Kids can and do: Camp continues to create unique experiences for kids with special needs

Published 11:11 am Saturday, July 15, 2017

PERRYVILLE — Kids with special needs were once again hosted this past week by Camp Can Do, an offering through the pediatric center by the same name that is part of Ephraim McDowell Health, paid for by its foundation. 

Wednesday, Vanessa Welty and Ellen Scalf, camp co-directors, were on site at the day camp, located at Camp Horsin’ Around in Perryville. They were set up down by the pond, situated down the hill from the main offices. Kids are kayaking, fishing and laughing near the water. 

In her eighth year as director, Welty says the camp has changed tremendously from when it first was offered earlier in the 2000s and held at the Wellness Center. 

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“We just didn’t have the space for it before, so it was completely revamped in 2010, and having it at Camp Horsin’ Around has made the biggest difference in the world.” 

The camp has five to six therapists on site daily, and up to 20 volunteers at any given time. They offer it Monday-Thursday in half-day increments, as a morning or an afternoon camp and split up according to ages. Welty says because of some of the campers’ medical conditions, it’s just not practical to offer an overnight camp. 

“Some of the campers will talk about their special needs when they’re here, some don’t. Some just see this as a camp they get to go to every year,” Welty said. 

One of the most important things the camp offers, she says, is a one-on-one buddy system. Every camper is assigned a buddy — a volunteer who has gone through the orientation process of how to assist a special needs child. It’s something that puts parents’ minds at ease, Welty says. 

Bobbie Curd/

Buddy Caden Diaz walks to the creek with camper Beeler Mardis.

The buddies wear green shirts with a large “BUDDY” printed on the back of them, and can be seen throughout the camp, sometimes walking hand-in-hand with their buddies, or helping them vest up to get in a kayak or fish. 

“My favorite thing to do is swim,” Gage Phillips, 9, says. Gage is from Lincoln County and has been a camper for at least five years. He wears white glasses which stand out against his dark hair and is suited up for water fun — vest and all. 

“We’ve known him since he was a baby, and let me tell you — he’s faced his fears with so many things,” Welty says about Gage.

Welty and a few other staff members ask Gage where his girlfriend is, who quickly responds he doesn’t have one. They joke around with him a bit and Gage finally says, “We broke up.” 

Veronika Bailey, 14, a volunteer with the camp for the first time, says after what she has seen in only one week, she knows she will return to donate her time. “I kind of noticed that when they first get here, they’re kind of sad at first. Then it’s nice when you see them smile,” she says. 

“It’s good to get them out here, any kids, really, but especially important for special needs kids,” Welty says. 

Caden Diaz fishes from a pontoon with camper Beeler Mardis; both are quiet and focused on their casting. Welty says Diaz has a sister who attends the afternoon camp, and he approached them about volunteering. 

Bobbie Curd/
From left, buddies Megan Murphy and Landrea Smith hold on to camper Chyianne Gaddis, 9, of Junction City, and they finish tromping through the creek together.

A couple of the kids run up to staff members and say they’ve had enough out in the heat and want to head back up the hill. This is common; Welty says a lot of kids just aren’t accustomed to the heat because they spend so much time inside, staying on their phones.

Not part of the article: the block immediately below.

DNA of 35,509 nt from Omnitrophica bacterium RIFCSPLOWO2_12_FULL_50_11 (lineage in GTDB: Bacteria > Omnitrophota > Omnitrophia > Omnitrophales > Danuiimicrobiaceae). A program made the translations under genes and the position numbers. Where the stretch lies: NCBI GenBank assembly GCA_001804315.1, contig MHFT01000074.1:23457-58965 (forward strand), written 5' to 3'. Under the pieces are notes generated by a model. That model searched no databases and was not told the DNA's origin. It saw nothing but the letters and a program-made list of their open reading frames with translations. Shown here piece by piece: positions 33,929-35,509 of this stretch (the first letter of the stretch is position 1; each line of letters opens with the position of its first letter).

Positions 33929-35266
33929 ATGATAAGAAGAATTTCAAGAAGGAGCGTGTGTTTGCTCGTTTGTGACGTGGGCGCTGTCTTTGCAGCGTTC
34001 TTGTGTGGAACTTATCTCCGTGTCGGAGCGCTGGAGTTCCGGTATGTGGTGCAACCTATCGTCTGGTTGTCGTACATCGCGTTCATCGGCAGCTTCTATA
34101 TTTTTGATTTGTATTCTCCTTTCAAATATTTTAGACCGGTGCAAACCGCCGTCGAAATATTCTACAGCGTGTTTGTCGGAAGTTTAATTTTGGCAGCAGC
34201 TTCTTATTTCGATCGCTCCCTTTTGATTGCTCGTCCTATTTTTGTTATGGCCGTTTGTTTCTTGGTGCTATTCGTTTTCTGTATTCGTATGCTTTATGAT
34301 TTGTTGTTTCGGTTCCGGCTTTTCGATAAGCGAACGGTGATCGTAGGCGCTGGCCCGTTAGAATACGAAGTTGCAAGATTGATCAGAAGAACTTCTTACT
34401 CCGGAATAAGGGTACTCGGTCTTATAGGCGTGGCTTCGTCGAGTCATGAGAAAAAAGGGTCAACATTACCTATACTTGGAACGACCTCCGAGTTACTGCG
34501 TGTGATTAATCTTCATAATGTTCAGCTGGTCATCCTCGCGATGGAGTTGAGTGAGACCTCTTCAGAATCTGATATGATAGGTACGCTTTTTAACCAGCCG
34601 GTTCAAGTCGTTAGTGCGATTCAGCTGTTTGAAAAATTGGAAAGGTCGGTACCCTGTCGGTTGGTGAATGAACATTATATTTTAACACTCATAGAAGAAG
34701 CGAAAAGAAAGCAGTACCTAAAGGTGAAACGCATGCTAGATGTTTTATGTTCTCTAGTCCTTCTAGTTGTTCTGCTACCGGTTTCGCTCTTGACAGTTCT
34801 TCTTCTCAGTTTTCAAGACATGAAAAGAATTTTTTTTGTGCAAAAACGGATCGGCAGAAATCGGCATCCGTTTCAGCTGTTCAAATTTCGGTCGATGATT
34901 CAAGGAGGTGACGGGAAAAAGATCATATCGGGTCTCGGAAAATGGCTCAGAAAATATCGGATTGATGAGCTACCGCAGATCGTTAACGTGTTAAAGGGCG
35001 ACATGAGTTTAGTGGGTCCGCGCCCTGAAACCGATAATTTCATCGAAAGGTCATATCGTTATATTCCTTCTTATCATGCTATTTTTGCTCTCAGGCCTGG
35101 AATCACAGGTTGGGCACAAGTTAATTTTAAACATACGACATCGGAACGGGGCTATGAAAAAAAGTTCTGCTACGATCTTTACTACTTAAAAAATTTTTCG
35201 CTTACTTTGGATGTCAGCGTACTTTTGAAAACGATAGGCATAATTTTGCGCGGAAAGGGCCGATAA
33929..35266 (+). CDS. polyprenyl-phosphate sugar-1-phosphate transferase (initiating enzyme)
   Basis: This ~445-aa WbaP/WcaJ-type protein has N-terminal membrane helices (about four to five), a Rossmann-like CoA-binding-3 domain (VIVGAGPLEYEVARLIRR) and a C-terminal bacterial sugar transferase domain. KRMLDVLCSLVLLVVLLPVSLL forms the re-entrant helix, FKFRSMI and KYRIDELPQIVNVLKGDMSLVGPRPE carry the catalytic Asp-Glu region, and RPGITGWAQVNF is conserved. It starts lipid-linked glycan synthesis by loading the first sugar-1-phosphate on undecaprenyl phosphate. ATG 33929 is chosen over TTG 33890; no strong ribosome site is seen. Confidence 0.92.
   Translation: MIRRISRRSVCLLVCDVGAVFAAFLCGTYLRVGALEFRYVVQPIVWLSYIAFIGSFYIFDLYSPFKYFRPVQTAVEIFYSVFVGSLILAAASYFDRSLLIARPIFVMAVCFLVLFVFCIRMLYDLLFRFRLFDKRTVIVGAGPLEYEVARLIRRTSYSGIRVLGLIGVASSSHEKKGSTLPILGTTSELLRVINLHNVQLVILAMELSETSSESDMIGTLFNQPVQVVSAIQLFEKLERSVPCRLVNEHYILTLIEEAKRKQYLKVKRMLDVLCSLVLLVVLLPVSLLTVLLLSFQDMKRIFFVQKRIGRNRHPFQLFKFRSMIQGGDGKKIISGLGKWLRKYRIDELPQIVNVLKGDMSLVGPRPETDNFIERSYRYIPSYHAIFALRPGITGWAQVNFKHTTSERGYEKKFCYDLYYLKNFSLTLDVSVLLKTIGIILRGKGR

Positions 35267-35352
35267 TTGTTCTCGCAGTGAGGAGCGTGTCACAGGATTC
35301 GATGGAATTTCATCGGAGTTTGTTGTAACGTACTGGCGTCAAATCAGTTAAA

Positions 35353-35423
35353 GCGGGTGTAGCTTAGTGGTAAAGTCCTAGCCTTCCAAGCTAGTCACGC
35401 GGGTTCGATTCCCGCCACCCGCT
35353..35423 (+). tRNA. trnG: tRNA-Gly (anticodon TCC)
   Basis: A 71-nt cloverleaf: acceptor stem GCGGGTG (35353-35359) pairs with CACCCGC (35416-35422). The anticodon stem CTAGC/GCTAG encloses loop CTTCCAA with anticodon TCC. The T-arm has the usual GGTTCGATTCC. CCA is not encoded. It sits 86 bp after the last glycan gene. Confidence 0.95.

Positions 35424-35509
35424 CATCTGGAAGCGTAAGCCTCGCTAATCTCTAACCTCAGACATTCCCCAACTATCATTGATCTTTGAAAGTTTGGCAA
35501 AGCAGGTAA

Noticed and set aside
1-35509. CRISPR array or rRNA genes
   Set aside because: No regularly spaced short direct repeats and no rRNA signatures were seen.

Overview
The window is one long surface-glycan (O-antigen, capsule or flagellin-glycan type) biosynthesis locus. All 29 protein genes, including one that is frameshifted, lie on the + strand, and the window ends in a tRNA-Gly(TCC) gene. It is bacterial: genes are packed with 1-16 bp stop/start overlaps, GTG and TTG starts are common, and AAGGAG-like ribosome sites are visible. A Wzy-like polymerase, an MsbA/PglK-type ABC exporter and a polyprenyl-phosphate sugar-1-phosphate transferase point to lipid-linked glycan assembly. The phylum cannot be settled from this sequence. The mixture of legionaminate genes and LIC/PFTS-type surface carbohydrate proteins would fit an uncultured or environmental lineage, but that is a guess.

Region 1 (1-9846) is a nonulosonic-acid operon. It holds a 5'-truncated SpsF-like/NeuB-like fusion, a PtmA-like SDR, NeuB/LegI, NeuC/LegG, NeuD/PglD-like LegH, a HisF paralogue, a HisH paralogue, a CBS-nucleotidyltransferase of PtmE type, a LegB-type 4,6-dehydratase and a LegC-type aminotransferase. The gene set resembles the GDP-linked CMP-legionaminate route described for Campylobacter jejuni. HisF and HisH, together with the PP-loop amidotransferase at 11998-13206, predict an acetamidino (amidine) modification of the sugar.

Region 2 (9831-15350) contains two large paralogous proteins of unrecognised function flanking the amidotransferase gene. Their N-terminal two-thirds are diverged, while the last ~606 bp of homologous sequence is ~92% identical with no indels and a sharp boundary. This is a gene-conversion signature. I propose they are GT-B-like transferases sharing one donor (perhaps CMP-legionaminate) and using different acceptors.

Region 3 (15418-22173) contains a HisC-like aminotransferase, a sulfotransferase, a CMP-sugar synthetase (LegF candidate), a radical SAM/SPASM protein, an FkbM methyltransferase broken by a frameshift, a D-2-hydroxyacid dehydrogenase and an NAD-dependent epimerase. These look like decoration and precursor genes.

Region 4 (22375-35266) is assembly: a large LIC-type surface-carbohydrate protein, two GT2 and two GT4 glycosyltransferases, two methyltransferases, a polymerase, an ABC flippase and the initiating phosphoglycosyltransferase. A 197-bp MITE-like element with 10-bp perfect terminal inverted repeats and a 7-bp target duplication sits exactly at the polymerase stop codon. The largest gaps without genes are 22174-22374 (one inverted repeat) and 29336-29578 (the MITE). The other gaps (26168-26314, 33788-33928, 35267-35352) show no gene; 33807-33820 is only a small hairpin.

“Several who are scared to swim, so fearful when they get here — by the end of the week, they love it and don’t want to get out. The pool is the big deal around here,” says co-director Scalf, who’s helped with camp for about five years. 

A staff member loads several kids up on a small ATV with a wagon hooked to it, and carts them even further down another hill to the swinging bridge and creek. 

“It’s also awesome to see them make friends. A lot of special needs kids don’t have the same opportunities that other kids have,” Scalf says. “It’s so great to see them make new friends and playdates they keep even after camp.”

Scalf says another great part of the camp is how the adults tend to connect; this can become a sort of support group for them.

“It’s good for them to meet other parents, become friends … We even have a group of moms who do things together while their kids are at camp together, like go to the movies.”

Chyianne Gaddis, 9, of Junction City, comes slowly across the swinging bridge, holding a rope and the hand of her buddy, volunteer Landrea Smith. 

“I love it here because of her,” Chyianne says, pointing to Smith. “And I want to know, I asked my grandma, what kind of a name is Landrea anyway?” All of the staff and volunteers bust out laughing. They say although Chyianne says she’s “9 going on 10,” they think she’s sometimes 9 going on 50. 

“We have a good time together,” Smith says. 

Levi Stamper, 10, takes his turn crossing the bridge, and happily says it’s his favorite day at camp because it’s his birthday. Several kids are wading in the creek with their buddies helping them along the way. 

Bobbie Curd/

Camper Elizabeth Gauntt gets some support from buddy Brooke Hastings’ lap as they sit on a rock in the creek. Buddy Hannah Ingram helps keep her cool with water on the forehead.

Camper Elizabeth Gauntt is positioned in buddy Brooke Hastings’ lap as they sit atop a rock in the creek. Buddy Hannah Ingram helps support her, and dips her hand into the water several times and runs it across Elizabeth’s forehead. 

“We become family to them,” Scalf says. “And they’re family to us.” 

Editor’s note: To see more photos from Camp Kids Can Do and order prints, click here.